NEW YORK (TheStreet) -- Over the course of my Sears Holdings (SHLD - Get Report) coverage (the biggest bombshell was dropped Tuesday, by the way), I have had a handful of people basically refer to me as an unpatriotic communist for, as one emailer put it, "filleting" Sears.
The way people sort -- or not -- their ideals sometimes baffles me.
It's somehow unAmerican to call out an American company that, whether intentional or not, shows outright disdain and complete disregard for the communities it operates in, but it's perfectly fine for the corporation to give up on the American people, their employees and themselves.
I'll never be able to comprehend that miscarriage of logic.
I agree with what TheStreet's Jim Cramer said on Twitter (TWTR): Shame these retailers into shaping up. This is a bigger deal than it might appear on the surface. I'll flesh that angle out in an article later this week on TheStreet.
But on the miscarriage of logic -- the same Americans who have an issue with me trashing retailers (who have already trashed and disgraced themselves) seem to have no problem taking shots at Starbucks (SBUX - Get Report), Amazon.com (AMZN - Get Report) Apple (AAPL - Get Report) and other tech names. And they're perfectly fine making the absurd accusation that, on the basis of its acquisition of Nest, Google (GOOG - Get Report) further assumes the role of a menacing "big brother."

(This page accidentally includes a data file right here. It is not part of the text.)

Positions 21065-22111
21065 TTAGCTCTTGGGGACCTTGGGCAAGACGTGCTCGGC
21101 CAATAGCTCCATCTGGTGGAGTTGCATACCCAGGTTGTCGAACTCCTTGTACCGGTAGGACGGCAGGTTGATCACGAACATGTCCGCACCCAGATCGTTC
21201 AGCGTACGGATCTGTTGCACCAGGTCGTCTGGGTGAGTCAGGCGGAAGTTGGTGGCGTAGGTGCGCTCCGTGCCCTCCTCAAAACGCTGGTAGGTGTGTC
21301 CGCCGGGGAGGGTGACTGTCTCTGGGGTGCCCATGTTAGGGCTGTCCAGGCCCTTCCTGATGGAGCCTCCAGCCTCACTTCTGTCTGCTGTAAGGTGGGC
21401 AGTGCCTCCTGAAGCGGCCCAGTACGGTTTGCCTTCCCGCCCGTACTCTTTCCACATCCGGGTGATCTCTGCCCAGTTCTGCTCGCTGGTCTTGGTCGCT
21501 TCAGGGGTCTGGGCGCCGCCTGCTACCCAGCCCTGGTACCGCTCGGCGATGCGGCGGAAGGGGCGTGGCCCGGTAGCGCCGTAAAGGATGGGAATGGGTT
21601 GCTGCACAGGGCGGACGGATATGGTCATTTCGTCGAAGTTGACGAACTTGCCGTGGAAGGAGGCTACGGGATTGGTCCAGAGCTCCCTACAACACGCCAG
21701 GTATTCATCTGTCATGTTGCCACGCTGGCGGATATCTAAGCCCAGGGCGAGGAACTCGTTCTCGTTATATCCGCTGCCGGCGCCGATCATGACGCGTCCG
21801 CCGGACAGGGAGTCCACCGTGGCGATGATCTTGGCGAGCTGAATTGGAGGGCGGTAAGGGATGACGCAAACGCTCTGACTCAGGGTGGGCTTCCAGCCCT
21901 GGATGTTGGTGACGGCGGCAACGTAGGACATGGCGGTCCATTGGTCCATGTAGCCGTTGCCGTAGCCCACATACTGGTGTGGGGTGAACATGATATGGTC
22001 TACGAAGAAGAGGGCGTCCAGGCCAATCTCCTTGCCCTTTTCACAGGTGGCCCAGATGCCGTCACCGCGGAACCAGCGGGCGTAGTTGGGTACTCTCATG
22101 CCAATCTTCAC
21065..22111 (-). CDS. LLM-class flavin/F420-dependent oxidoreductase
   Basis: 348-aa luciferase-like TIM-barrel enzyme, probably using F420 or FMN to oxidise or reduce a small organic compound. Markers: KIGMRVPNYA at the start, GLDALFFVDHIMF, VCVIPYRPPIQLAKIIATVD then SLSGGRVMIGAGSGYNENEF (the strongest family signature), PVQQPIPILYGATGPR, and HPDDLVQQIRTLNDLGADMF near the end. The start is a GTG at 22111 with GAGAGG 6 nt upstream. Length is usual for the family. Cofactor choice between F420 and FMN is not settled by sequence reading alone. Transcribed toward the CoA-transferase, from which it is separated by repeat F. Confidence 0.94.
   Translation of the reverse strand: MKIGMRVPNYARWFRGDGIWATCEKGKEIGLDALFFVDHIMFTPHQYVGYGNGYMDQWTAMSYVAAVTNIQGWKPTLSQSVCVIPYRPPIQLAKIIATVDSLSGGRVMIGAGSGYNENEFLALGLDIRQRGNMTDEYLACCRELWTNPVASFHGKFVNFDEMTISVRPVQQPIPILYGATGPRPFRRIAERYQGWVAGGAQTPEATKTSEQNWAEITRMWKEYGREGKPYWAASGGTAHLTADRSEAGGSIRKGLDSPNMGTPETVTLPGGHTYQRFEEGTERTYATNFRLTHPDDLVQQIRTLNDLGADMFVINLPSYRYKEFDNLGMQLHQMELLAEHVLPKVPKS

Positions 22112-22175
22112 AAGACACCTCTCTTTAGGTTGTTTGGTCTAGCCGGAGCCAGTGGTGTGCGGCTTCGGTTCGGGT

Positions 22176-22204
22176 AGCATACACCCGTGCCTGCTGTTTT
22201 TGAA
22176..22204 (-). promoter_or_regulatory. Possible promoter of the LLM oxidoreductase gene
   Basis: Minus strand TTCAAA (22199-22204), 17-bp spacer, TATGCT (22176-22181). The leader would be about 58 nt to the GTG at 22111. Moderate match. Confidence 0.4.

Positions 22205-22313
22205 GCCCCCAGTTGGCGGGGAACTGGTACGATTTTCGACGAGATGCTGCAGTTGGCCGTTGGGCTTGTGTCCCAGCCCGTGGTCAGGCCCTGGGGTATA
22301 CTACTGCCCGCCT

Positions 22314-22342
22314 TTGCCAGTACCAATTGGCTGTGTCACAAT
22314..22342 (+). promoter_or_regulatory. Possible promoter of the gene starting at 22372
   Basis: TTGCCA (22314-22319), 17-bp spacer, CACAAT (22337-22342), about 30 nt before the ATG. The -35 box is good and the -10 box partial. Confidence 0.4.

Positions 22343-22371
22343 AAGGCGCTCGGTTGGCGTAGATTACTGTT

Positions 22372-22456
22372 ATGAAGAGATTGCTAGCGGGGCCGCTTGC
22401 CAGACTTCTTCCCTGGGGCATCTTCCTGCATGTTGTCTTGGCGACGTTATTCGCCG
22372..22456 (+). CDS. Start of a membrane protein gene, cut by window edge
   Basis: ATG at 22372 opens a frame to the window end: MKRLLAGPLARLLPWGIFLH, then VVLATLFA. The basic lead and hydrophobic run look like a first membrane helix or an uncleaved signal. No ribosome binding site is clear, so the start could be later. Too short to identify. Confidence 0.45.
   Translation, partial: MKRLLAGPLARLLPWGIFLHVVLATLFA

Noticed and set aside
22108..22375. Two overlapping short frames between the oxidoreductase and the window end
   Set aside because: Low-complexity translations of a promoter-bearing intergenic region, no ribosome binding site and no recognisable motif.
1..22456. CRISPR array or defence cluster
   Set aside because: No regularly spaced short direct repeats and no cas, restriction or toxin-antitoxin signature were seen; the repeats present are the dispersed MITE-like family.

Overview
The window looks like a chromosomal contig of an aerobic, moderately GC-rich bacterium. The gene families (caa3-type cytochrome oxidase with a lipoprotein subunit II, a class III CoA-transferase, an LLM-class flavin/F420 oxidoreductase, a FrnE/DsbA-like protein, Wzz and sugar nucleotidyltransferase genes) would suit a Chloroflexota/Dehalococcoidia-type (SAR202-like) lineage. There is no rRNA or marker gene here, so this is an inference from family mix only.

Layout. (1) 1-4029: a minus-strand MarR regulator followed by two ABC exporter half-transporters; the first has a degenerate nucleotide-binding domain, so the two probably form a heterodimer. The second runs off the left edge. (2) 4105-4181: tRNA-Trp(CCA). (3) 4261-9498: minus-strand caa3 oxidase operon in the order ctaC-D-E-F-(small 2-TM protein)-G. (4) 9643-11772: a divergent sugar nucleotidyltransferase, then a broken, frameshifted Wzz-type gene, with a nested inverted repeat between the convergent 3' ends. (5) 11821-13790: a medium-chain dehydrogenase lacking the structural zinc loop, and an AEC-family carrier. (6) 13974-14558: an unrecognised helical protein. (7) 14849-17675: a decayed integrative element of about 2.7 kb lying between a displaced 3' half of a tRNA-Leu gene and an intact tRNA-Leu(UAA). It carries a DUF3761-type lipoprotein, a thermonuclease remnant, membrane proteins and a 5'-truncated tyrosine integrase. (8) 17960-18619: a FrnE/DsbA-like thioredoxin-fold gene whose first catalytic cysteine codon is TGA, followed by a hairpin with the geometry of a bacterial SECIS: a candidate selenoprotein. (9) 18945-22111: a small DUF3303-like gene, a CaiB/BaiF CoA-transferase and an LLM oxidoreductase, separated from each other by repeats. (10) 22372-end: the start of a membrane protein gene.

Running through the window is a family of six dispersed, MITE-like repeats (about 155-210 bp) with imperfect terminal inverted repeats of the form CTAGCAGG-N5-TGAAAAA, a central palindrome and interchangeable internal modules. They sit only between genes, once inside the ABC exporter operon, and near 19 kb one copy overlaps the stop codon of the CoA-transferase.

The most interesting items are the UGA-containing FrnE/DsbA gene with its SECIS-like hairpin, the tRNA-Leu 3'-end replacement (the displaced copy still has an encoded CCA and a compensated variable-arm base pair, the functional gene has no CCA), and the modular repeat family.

Here's a societal ideal I do understand -- many Americans tend to have a predisposition to support the underdog, even indefensible ones such as Sears, and tear down the successful. In one breath, we cry about losing our edge to foreign countries, but we're at the ready to take down the nation's most innovative and game-changing names. Even if these companies -- Starbucks, Amazon, Apple, Google -- impact our lives, profoundly, every minute of every day.
We want them to service us, but we're just as willing to take them for granted and, in some cases, cut them up.
To refer to Google as "big brother" is an insult. And it shows ignorance. It also misuses the term.
I've been through the rebellious college phase. And I still fully understand the notion that the moment you fall asleep at the wheel and allow power to concentrate in a handful of places, you become increasingly vulnerable. But the notion that Google is erecting an empire so it can access our "private" information and watch over us for sinister purposes is just absurd.
Because that's the connotation that goes part and parcel with the notion of "big brother," isn't it?